Besides Tech N9ne, perhaps no two people have been more influential in shaping the sound of Strange Music more than Krizz Kaliko, hook-master and multi-talent, and producer extraordinaire Michael “Seven” Summers. Responsible for such classics as “Midwest Choppers”, “Bout Ta Bubble”, “Welcome To The Midwest” and much more, Seven has been a staple of the high-quality and exciting production that has affixed itself with Strange Music. We took some time to talk to Seven, who produced six tracks from Shock Treatment, to discuss his working relationship with Krizz Kaliko.
What kind of working relationship do you have with Krizz Kaliko?
We’ve been working together for several years now, ever since Everready. On Vitiligo is when we really started collaborating, putting together tracks. Krizz is a real creative artist. He hears things in a certain way. As we were working on Vitiligo I kind of figured out how to pick apart his brain and know exactly what he’s thinking and what he’s trying to come up with. It’s always really cool to work with Krizz: I always really understand what he’s going for and we always come out with some really cool stuff.
How is it working with him? He seems to know what he wants.
Absolutely. When he calls me with an idea for a song or a beat he knows exactly what he wants. Normally, like 90 percent of the time, he knows what the song should sound like, what direction he wants to go in, he knows what the hook should be before we have the music done–yeah, he knows exactly what he wants.
How often is it that he knows what the hook is before he gets the beat as opposed to getting a beat first?
Well a lot of times the song is actually built around the hook. He’ll come up with the hook idea everytime, but fifty percent of the time it’s just the hook and we build it from there, the other times he’ll know as a whole what the track should sound like: the different parts, the verses, what the bridge should be like, even what the intro should be like. It always starts with the hook though.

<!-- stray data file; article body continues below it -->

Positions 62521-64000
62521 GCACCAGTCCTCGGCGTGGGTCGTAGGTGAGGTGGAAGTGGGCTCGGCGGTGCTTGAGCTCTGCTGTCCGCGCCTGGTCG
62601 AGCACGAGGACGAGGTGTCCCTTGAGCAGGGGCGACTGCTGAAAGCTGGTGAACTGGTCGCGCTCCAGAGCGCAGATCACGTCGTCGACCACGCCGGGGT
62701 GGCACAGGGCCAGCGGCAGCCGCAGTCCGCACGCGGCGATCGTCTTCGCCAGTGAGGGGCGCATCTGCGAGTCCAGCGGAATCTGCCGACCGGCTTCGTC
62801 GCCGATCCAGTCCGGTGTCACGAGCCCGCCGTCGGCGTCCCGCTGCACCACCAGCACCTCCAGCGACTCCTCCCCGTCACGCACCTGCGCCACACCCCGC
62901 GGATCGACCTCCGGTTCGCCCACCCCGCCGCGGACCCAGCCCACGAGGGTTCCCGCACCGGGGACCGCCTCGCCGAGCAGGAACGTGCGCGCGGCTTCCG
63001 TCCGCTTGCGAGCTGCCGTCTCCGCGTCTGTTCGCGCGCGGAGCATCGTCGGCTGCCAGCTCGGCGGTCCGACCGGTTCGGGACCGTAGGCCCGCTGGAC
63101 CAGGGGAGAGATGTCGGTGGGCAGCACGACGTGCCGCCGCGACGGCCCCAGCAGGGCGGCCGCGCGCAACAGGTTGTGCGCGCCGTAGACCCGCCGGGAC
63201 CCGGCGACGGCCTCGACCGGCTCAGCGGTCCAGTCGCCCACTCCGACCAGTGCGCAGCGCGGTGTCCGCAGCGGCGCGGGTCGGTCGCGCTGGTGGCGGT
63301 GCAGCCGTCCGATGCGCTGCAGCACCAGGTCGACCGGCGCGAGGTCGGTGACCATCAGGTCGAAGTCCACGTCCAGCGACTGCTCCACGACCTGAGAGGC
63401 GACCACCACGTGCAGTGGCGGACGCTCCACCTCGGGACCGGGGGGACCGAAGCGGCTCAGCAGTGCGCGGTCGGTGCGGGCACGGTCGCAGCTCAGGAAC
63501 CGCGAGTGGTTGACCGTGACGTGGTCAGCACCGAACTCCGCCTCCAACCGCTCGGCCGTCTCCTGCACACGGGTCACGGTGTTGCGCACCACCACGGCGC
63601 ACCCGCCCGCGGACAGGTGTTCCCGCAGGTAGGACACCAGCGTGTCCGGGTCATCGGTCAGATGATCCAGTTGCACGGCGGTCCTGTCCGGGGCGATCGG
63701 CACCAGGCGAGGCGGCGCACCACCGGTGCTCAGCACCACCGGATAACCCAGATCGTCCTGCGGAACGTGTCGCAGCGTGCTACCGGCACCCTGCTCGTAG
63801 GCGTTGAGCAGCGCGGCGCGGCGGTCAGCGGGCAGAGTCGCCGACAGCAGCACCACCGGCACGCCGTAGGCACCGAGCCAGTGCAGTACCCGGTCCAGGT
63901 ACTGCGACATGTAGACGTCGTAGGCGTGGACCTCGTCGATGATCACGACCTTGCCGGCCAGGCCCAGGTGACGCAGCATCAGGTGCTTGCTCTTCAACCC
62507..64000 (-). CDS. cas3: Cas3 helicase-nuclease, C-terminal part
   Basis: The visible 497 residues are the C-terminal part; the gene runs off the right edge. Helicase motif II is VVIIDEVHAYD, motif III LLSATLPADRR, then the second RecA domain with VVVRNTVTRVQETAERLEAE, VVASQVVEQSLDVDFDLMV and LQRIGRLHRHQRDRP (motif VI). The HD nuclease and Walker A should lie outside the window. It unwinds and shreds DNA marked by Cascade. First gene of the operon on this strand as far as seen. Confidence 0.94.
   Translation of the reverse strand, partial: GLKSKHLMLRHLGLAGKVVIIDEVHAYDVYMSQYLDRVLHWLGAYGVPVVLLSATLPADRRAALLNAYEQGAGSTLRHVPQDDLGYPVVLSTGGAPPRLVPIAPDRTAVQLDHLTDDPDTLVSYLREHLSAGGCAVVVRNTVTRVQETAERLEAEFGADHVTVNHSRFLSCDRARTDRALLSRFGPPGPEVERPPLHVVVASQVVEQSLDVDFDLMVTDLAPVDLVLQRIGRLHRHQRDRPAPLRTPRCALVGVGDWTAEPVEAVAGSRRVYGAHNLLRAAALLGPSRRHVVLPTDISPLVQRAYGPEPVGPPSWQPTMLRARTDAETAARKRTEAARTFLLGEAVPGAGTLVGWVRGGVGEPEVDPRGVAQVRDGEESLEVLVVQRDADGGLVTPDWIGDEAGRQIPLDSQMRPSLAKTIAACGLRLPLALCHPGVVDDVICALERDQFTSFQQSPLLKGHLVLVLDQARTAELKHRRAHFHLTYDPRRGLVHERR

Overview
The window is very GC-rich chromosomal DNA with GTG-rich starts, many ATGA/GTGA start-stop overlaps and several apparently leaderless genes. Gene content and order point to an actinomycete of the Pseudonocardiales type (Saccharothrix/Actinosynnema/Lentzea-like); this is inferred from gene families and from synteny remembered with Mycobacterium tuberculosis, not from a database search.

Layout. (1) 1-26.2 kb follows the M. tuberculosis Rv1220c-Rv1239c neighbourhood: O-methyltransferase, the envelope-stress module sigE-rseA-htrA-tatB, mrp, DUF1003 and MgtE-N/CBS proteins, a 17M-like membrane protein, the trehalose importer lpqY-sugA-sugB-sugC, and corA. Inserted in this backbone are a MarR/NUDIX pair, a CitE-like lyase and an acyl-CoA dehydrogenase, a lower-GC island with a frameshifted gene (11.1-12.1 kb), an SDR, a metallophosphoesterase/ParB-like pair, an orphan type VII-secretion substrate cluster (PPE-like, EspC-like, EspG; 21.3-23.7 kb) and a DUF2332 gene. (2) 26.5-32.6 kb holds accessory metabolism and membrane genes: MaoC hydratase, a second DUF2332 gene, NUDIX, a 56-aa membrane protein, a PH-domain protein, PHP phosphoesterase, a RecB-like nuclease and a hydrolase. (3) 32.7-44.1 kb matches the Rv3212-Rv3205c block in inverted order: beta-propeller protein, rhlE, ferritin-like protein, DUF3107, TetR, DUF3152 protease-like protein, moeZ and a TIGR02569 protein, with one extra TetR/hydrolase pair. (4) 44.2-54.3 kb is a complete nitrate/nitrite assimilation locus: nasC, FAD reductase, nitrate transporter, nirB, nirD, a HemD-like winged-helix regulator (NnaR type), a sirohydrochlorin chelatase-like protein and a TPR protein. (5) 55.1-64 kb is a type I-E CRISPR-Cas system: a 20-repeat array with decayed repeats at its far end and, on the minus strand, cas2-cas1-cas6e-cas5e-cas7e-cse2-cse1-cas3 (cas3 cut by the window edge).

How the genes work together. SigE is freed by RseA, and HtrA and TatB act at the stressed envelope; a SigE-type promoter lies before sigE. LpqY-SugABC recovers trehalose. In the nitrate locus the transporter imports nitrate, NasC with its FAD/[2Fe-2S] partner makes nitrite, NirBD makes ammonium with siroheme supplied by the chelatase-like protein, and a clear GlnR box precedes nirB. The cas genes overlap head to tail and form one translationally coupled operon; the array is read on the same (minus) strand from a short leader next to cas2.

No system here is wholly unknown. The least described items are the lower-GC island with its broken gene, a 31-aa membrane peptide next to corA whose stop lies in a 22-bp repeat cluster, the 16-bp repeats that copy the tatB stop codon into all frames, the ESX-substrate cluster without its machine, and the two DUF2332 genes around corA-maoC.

But there’s still some times where you just send him the track and he comes up with something?
Yeah some of the time he’ll already have the idea and the other times we’ll already be into the project and I’ll know what he wants to do musically. I’ll get a good feel about it and send him the tracks accordingly.
Do the tracks you give him usually have an overall feel based on the album he’s creating?
Yeah. With each album he’s changed what he wants to do throughout these three releases. Vitiligo was a little bit of the darker album, then Genius was an album where he tried out a bunch of different things–we tried out a bunch of different sounds and wanted to make sure that he had the rock element, the pop element, and the more street element. With Shock Treatment, of course we tried to go in a more pop-driven direction.
Give me an example of how a song gets crafted with Krizz Kaliko.
Normally what happens he’ll just call me up–and it could be in the middle of the night when he has an idea–and tell me he’s got something. What we used to do, he used to tell me over the phone exactly what it should sound like and we’d kind of go over everything. Now whenever he calls me he’ll say “I have an idea” and I’m just like “Cool, just send me a voicemail” and then he’ll just leave whatever he’s got on my voicemail: he’ll kind of have some rough ideas of the patterns. For the drums he’ll know what kind of drum sounds he wants to use, if there’s a synth part he’ll know what he wants that to sound like, and then he’ll just leave the hook idea with what he’s got written. It could just be a minute of ideas and I’ll just build the whole track around that.
From someone like Krizz who’s musically oriented, when you’re communicating is there ever a disconnect between what he’s trying to convey and how he explains it?
He might not know exactly what a part is called but he’ll describe the sound to me. If he wants a punchy synth for instance, or if he says he wants it to sound “airy”, I know exactly what he’s looking for because I know his language.
As far as Shock Treatment, how do you like how it came out?
As far as Krizz’s projects go this is my favorite. It seems like on this album he knew exactly what he wanted to target. He knew what he wanted to do on the other ones but on this one it was important that we created a defining sound for him. I think that was real important. I like this album the most because I think it’s the most definitive album for Krizz.